Foods Recalled for Botulism Risk

Botulism concerns lead to recall of jarred products from VR Green Farms in CA

/ Author:  / Reviewed by: Dominique Brooks, M.D Beth Bolt, RPh

(RxWiki News) People often associate foodborne illness with dairy and poultry, but even canned vegetables can pose a risk when prepared improperly.

Concerns about botulism in specific jarred food products have alerted health departments and led to a recall.

Consumers are being warned to discard any of the recalled products and any foods prepared using the products.

"Check your pantry for recalled or expired food items."

The US Food and Drug Administration (FDA) and the California Department of Public Health issued a warning against eating jarred food products produced by a company called VR Green Farms.

VR Green Farms is based in San Clemente, CA, and sells products both in San Clemente and online across the US. The company has voluntarily recalled a number of products due to concerns about botulism, including its Pine Nut Basil Pesto, Pickled Farm Mix, Old World Tomato Sauce, Sundried Tomatoes in Olive Oil, Tuscan Grilling Sauce and Pasta Sauce.

According to the Centers for Disease Control and Prevention (CDC), a bacteria called Clostridium botulinum can cause botulism — a rare but potentially severe illness. The illness often has symptoms like double vision, muscle weakness, slurred speech, and drooping eyelids and can develop to involve paralysis of areas like the arms, legs and respiratory muscles.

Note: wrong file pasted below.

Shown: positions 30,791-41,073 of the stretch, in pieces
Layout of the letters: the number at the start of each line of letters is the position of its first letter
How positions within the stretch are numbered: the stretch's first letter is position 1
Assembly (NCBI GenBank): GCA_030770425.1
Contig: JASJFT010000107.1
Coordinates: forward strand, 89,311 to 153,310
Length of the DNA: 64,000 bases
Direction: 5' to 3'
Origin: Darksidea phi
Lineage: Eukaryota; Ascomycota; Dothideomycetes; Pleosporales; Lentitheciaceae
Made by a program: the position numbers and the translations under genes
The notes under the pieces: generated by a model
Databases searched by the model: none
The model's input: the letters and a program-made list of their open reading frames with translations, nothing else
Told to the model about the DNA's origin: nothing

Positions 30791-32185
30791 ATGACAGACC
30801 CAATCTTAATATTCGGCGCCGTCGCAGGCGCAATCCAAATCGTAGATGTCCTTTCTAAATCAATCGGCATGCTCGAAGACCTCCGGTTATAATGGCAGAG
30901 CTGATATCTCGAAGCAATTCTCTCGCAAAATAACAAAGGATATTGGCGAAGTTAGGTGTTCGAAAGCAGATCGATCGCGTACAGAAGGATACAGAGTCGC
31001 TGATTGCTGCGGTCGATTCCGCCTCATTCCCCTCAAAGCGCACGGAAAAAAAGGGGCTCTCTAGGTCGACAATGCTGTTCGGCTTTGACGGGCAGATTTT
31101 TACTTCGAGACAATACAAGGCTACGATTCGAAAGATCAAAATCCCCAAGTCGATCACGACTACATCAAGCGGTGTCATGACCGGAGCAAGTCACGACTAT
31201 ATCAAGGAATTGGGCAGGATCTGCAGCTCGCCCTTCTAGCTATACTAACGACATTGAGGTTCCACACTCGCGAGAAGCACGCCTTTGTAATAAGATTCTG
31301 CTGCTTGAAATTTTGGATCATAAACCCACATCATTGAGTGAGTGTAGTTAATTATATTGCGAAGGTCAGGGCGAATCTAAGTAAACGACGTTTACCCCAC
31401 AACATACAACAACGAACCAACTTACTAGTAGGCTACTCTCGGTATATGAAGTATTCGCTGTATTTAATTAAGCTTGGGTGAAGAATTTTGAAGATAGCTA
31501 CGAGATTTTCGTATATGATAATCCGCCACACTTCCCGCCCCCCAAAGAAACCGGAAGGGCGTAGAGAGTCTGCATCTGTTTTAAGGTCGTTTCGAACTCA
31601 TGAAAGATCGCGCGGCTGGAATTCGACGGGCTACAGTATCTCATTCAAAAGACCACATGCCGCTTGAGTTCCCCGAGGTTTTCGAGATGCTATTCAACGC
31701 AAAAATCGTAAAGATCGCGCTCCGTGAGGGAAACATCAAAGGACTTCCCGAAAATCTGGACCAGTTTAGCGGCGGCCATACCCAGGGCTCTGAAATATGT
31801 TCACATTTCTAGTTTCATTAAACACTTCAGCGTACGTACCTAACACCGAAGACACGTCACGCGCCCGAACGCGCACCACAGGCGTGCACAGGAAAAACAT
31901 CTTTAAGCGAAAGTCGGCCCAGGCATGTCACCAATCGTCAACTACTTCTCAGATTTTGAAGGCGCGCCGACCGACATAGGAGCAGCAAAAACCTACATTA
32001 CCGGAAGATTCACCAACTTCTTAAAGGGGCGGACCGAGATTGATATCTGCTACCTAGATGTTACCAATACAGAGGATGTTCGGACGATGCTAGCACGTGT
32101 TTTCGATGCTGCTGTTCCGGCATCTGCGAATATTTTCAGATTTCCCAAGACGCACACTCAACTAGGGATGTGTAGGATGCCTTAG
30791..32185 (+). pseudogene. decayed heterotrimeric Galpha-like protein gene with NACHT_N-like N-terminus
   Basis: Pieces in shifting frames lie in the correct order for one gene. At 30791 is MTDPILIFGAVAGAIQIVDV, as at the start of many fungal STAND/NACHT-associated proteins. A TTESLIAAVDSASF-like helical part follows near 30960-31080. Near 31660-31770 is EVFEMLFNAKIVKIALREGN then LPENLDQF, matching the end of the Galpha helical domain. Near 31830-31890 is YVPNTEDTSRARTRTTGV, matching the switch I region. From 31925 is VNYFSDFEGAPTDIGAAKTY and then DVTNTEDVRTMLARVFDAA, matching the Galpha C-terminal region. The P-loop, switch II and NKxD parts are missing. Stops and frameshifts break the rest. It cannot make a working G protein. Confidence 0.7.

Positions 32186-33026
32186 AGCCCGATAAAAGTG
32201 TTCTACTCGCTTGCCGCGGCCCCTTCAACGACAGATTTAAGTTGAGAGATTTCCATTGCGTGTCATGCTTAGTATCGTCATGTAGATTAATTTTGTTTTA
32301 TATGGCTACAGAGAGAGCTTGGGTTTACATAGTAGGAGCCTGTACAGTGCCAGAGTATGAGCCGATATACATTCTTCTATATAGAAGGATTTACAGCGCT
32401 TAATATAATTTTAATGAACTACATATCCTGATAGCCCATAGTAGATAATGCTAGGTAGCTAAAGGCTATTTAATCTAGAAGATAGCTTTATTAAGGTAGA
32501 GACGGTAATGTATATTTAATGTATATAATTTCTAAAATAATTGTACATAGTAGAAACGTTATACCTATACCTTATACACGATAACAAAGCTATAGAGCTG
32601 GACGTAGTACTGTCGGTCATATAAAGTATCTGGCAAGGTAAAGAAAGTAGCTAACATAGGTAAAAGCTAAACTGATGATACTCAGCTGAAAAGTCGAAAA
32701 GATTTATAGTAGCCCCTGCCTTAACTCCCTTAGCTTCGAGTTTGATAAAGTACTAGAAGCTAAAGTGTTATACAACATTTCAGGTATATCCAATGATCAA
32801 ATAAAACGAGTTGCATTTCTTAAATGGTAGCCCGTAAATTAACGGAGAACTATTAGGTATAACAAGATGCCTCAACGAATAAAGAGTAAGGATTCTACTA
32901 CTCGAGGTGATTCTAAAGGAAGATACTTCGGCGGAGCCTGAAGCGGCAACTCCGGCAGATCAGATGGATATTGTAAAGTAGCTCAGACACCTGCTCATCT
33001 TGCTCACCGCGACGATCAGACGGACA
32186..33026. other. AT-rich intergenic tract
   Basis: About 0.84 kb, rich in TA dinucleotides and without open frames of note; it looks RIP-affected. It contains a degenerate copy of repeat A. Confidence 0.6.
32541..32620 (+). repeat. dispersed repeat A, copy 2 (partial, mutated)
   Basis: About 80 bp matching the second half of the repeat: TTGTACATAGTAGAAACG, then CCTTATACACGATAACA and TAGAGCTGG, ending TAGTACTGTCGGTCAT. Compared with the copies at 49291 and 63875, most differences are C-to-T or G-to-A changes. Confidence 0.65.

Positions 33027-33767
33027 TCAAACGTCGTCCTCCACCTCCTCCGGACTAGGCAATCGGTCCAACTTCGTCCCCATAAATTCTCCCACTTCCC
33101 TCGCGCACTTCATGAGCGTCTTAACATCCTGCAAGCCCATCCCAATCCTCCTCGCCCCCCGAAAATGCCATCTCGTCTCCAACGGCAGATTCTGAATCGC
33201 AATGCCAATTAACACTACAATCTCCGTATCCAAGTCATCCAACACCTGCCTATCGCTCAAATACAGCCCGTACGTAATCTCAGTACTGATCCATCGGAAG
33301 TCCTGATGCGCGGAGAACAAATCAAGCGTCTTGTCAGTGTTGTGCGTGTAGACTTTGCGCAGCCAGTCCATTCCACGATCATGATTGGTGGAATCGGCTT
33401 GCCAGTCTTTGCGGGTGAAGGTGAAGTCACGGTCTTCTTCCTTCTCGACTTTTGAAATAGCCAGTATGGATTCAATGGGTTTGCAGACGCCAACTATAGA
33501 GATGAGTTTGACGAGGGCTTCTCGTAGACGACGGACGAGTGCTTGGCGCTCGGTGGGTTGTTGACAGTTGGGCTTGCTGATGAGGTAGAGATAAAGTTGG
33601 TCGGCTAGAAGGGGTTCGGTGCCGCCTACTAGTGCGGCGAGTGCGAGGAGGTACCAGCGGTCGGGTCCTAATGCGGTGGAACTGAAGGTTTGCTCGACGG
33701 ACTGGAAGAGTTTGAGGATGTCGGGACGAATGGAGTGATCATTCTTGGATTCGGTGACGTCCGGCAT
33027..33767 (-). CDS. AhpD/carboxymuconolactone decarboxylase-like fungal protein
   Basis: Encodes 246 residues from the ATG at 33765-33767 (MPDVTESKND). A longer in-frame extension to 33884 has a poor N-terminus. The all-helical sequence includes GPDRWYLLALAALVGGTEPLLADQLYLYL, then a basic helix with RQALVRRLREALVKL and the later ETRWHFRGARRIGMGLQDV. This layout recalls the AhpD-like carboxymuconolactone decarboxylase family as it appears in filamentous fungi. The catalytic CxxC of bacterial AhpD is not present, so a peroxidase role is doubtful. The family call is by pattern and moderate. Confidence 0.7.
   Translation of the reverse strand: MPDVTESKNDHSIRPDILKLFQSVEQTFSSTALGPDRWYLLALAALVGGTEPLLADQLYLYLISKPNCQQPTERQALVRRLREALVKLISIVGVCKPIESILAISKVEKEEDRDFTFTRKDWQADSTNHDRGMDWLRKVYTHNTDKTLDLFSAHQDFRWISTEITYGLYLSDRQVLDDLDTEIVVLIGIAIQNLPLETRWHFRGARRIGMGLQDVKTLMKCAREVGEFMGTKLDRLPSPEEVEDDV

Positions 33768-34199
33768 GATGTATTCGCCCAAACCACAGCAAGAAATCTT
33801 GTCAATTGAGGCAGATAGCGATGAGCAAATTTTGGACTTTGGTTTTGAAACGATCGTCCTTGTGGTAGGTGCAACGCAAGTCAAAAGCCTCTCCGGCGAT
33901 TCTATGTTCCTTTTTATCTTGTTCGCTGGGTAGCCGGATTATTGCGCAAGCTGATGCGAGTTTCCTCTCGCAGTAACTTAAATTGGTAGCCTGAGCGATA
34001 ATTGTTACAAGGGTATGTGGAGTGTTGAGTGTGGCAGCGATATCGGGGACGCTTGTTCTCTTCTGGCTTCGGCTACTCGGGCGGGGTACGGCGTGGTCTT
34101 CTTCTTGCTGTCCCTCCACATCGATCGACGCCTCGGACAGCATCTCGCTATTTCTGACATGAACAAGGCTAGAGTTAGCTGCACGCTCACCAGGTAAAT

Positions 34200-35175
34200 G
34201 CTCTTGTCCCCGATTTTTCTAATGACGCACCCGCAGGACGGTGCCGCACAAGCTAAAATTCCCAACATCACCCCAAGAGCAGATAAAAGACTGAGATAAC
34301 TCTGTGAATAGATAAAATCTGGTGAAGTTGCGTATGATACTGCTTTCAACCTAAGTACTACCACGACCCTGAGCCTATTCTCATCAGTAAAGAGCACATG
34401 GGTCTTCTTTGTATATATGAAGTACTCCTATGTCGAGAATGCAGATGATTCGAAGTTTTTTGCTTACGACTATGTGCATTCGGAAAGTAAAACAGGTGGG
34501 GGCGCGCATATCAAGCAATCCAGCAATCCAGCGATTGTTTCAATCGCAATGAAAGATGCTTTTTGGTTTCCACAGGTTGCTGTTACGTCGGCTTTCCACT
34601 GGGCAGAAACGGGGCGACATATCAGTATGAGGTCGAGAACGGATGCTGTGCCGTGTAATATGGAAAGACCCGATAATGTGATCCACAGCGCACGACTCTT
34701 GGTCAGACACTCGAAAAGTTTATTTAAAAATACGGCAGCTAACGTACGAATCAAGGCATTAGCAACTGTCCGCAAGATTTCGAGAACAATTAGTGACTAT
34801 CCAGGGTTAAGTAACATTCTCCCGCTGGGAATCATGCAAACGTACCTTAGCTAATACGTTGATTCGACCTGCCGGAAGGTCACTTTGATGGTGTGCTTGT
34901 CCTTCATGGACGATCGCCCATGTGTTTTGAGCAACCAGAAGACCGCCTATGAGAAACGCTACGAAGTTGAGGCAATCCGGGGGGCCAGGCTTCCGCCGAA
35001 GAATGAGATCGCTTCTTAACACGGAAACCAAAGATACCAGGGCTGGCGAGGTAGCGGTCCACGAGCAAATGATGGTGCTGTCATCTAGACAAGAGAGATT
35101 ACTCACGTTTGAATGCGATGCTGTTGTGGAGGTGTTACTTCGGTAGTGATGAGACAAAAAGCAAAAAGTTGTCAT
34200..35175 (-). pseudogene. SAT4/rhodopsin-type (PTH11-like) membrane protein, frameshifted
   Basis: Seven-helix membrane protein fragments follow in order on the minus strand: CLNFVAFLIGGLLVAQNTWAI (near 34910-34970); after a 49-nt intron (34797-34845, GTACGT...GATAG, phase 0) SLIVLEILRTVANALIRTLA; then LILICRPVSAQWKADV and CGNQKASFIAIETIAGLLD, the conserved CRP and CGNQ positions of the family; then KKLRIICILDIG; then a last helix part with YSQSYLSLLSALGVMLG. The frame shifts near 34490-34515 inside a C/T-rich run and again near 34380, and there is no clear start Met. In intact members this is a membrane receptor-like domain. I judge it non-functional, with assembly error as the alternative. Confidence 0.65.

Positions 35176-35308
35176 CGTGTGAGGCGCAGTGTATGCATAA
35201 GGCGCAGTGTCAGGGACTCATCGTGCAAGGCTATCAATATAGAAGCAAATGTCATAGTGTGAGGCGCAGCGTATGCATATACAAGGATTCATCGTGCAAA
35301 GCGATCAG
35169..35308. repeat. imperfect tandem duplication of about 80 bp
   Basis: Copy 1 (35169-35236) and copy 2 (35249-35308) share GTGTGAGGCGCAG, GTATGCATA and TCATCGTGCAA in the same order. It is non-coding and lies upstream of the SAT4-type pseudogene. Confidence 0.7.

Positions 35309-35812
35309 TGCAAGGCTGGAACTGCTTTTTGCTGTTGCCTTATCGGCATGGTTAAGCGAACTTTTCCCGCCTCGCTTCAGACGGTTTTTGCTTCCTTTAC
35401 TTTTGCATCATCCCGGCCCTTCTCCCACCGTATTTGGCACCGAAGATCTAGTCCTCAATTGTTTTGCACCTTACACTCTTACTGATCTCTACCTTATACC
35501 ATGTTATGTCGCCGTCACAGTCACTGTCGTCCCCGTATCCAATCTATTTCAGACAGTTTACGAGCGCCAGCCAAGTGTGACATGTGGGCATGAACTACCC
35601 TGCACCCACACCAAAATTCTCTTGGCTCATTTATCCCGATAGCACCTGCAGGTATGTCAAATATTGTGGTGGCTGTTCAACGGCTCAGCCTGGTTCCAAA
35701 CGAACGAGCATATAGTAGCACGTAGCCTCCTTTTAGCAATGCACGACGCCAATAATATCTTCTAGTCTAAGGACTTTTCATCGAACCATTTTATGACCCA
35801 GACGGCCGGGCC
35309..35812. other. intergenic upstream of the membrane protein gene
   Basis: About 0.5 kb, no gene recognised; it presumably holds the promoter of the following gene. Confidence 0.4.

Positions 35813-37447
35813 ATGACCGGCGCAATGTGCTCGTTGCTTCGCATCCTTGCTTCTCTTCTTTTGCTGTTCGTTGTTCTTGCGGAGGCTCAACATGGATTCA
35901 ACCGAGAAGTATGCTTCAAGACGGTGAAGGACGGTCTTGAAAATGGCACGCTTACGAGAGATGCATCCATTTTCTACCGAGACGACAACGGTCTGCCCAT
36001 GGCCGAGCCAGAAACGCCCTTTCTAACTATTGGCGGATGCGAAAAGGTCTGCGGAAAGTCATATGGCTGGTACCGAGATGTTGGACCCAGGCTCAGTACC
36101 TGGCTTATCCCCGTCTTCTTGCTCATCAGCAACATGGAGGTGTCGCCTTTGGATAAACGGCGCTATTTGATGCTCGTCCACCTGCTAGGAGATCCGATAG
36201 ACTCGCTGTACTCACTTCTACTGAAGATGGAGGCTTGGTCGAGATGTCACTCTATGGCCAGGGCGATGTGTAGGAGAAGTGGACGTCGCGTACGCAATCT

The CDC noted that outbreaks of foodborne botulism have often been tied to home-canned foods.

The recalled products have VR Green Farms labels and were packaged in Mason-style glass jars with screw-on metal lids, the FDA reported.

The FDA reported that the products may have been improperly produced, leading to the concerns about botulism. The Ohio Department of Health is investigating two possible foodborne botulism cases that may be linked to VR Green Farms products. The investigations are ongoing, and the health departments and CDC are working to find out more.

The FDA urged consumers to discard these products and any food made with them immediately and reminded the public that the toxin that causes botulism is both odorless and colorless — it cannot be detected by sight or smell.

"Double bag the cans in plastic bags and place in a trash receptacle for non-recyclable trash," the FDA recommended. "Wear gloves when handling these products or wash your hands with soap and running water."

Review Date: 
August 4, 2014
Last Updated:
August 6, 2014